Now we use a simple numerical example to illustrate the above definitions. Table 1 presents a data set for 6 DMUs with two inputs and a single output, along with their CCR efficiency scores from model (2) in the last row. In parenthesis are their dim-efficiency scores in the associated dimensions.

Table 1: Input-output data for 6 DMUs and their dim-efficiency scores.

Table 1 tells us that even an extreme efficient DMU can be evaluated dim-inefficient in some dimensions, see DMU3, for example, which is CCR DEA efficient but only gets a dim-efficiency score of 0.667 in Input 1. An extreme efficient DMU can have its own production specialty. For instance, DMU3 is excellent at the utilization of Input 2, whereas DMU5 performs best in Input 1.

3. Envelopment Models for Dimension-Specific Efficiency Measurement: Approach 2

3.1. Evaluation

In this section, we turn to the dual side of the DEA model, envelopment model, to measure DMUs’ efficiency in each dimension. Firstly, we consider the dual model of (3), which is stated as the following linear programing problem:

Model (5) can also be used for dimensional efficiency measurement, which will get an optimal solution equal to its primal dual model (3).

However, (5) is not an easily understood measure. Therefore, we extend the existing DEA model and construct an ideal DMU for both input side and output side.

Definition 8 (ideal DMU, input side). Take ’s outputs as the output isoquant, then one can construct an ideal DMU with outputs equal to ’s and inputs derived by varying “” in model (6). Then the ideal DMU can be expressed as , , and . Consider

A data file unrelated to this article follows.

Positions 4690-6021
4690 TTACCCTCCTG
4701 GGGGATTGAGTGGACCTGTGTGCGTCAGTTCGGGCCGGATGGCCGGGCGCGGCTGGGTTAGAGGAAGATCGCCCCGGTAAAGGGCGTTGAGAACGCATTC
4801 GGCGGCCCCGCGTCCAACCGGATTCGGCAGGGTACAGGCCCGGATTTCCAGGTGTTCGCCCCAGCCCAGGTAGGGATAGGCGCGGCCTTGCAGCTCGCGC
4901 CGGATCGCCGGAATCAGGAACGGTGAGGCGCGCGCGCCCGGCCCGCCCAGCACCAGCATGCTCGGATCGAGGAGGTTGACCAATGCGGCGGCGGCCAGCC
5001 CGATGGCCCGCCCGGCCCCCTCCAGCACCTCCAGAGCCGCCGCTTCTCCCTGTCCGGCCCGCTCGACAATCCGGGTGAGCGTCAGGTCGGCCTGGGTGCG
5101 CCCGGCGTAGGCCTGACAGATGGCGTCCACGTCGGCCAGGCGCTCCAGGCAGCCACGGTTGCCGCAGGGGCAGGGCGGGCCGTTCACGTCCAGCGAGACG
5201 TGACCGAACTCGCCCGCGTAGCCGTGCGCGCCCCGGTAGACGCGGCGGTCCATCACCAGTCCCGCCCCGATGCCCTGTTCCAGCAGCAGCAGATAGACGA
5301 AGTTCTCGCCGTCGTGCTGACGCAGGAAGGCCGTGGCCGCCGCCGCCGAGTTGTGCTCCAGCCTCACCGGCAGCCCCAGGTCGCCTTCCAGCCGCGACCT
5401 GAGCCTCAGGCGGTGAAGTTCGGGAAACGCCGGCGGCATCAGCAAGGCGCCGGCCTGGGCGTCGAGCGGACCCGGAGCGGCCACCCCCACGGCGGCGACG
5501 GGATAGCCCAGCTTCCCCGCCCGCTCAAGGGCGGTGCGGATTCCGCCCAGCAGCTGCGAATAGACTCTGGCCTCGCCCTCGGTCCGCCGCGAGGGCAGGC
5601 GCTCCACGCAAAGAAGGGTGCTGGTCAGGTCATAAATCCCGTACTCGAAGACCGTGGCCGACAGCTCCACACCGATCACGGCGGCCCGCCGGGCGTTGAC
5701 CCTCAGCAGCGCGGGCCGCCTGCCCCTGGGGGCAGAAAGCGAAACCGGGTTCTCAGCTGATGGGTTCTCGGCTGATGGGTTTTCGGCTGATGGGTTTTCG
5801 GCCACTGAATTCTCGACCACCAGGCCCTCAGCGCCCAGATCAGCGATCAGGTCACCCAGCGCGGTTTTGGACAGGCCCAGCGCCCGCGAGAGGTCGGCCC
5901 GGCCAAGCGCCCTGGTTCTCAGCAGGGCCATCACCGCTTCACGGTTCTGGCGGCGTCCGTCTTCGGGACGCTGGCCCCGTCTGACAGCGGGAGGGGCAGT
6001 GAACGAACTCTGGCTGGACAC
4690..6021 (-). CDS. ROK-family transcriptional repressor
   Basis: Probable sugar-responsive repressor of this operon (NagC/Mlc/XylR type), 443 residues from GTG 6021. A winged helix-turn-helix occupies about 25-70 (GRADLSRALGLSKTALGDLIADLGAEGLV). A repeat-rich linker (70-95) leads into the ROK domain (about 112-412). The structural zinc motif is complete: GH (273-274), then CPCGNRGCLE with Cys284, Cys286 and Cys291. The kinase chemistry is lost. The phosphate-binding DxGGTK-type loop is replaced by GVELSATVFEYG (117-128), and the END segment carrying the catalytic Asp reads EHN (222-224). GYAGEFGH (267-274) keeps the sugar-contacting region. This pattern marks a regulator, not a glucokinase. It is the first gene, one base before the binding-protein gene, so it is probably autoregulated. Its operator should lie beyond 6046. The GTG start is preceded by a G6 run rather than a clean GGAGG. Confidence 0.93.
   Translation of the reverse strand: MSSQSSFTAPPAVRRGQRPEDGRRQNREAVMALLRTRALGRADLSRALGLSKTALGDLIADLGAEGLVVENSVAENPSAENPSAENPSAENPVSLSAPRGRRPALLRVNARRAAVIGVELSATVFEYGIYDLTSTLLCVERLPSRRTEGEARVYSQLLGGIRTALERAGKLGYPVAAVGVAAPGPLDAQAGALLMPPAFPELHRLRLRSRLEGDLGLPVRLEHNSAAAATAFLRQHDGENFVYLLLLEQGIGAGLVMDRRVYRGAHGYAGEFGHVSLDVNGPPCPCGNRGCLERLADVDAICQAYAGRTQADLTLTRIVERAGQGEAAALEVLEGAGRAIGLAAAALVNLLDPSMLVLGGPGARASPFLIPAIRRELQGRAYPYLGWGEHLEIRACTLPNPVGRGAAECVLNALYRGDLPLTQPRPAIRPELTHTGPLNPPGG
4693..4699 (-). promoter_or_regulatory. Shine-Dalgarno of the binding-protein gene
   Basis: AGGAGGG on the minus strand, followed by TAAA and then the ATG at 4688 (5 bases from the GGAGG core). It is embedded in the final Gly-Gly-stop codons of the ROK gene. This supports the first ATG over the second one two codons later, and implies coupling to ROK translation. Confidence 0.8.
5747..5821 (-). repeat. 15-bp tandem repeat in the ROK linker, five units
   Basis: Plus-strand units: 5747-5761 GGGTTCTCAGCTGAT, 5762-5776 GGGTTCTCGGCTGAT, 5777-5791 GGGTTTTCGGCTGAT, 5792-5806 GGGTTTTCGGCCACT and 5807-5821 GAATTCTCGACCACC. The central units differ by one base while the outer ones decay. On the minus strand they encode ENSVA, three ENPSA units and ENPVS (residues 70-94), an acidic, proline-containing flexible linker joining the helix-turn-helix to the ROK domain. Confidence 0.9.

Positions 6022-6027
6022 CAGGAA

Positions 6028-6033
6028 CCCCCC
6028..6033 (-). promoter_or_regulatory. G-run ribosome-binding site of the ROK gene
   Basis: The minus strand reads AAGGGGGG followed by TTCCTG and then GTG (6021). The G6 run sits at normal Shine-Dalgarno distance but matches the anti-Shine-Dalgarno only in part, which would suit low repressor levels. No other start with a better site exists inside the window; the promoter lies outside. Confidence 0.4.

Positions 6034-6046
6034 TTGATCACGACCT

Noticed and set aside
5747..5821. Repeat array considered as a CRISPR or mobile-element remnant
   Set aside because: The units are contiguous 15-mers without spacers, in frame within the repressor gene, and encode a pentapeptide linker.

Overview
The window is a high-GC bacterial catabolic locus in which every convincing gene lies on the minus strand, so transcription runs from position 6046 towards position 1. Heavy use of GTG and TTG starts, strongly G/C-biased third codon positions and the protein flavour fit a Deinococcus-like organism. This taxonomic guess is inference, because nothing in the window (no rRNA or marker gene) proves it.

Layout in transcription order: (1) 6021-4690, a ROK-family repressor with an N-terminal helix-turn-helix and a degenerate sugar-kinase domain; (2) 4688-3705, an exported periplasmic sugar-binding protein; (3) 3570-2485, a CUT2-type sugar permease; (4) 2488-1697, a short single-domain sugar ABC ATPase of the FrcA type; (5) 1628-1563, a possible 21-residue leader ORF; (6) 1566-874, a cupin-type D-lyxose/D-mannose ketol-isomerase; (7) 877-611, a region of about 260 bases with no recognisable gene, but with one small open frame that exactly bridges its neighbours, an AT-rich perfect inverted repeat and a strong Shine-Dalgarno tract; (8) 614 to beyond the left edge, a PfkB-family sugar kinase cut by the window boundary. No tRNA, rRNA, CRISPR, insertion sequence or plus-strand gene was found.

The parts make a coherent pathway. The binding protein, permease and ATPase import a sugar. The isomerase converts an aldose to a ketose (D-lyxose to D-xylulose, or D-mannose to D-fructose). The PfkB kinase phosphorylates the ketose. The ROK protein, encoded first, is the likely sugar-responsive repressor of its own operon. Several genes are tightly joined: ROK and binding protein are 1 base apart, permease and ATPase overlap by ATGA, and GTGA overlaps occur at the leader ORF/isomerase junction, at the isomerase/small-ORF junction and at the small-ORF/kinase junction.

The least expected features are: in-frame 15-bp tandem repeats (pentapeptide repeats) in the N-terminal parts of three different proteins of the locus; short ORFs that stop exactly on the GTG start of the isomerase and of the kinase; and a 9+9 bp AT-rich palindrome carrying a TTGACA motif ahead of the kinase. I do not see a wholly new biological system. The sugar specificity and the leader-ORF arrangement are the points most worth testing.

The purpose of (6) is to find a linear combination of the observed DMUs, such that the minimum input in the input dimension concerned can be identified, with outputs no less than ’s. Figure 1 depicts the ideal DMU for the data in Table 1 with unit output isoquant.

Figure 1: Ideal DMU with unit output isoquant.

Then, dimension-specific efficiency can be measured by comparing with the ideal DMU. In Figure 1, for example, ’s dim-efficiency score in Input 2 can be calculated as ; that is, .

So the following model can be used to calculate ’s dim-efficiency score in input dimension : where and () are unknown variables.

By making the change of variables and , model (7) can be converted to the following problem:

The above developments now lead to the following definition.

Definition 9 (input dim-efficiency score, by Approach 2, under CRS assumption). The input dim-efficiency score of in dimension is defined as calculated by model (8).

Alternately, in a similar manner, an ideal DMU on the output side can be obtained by the following definition.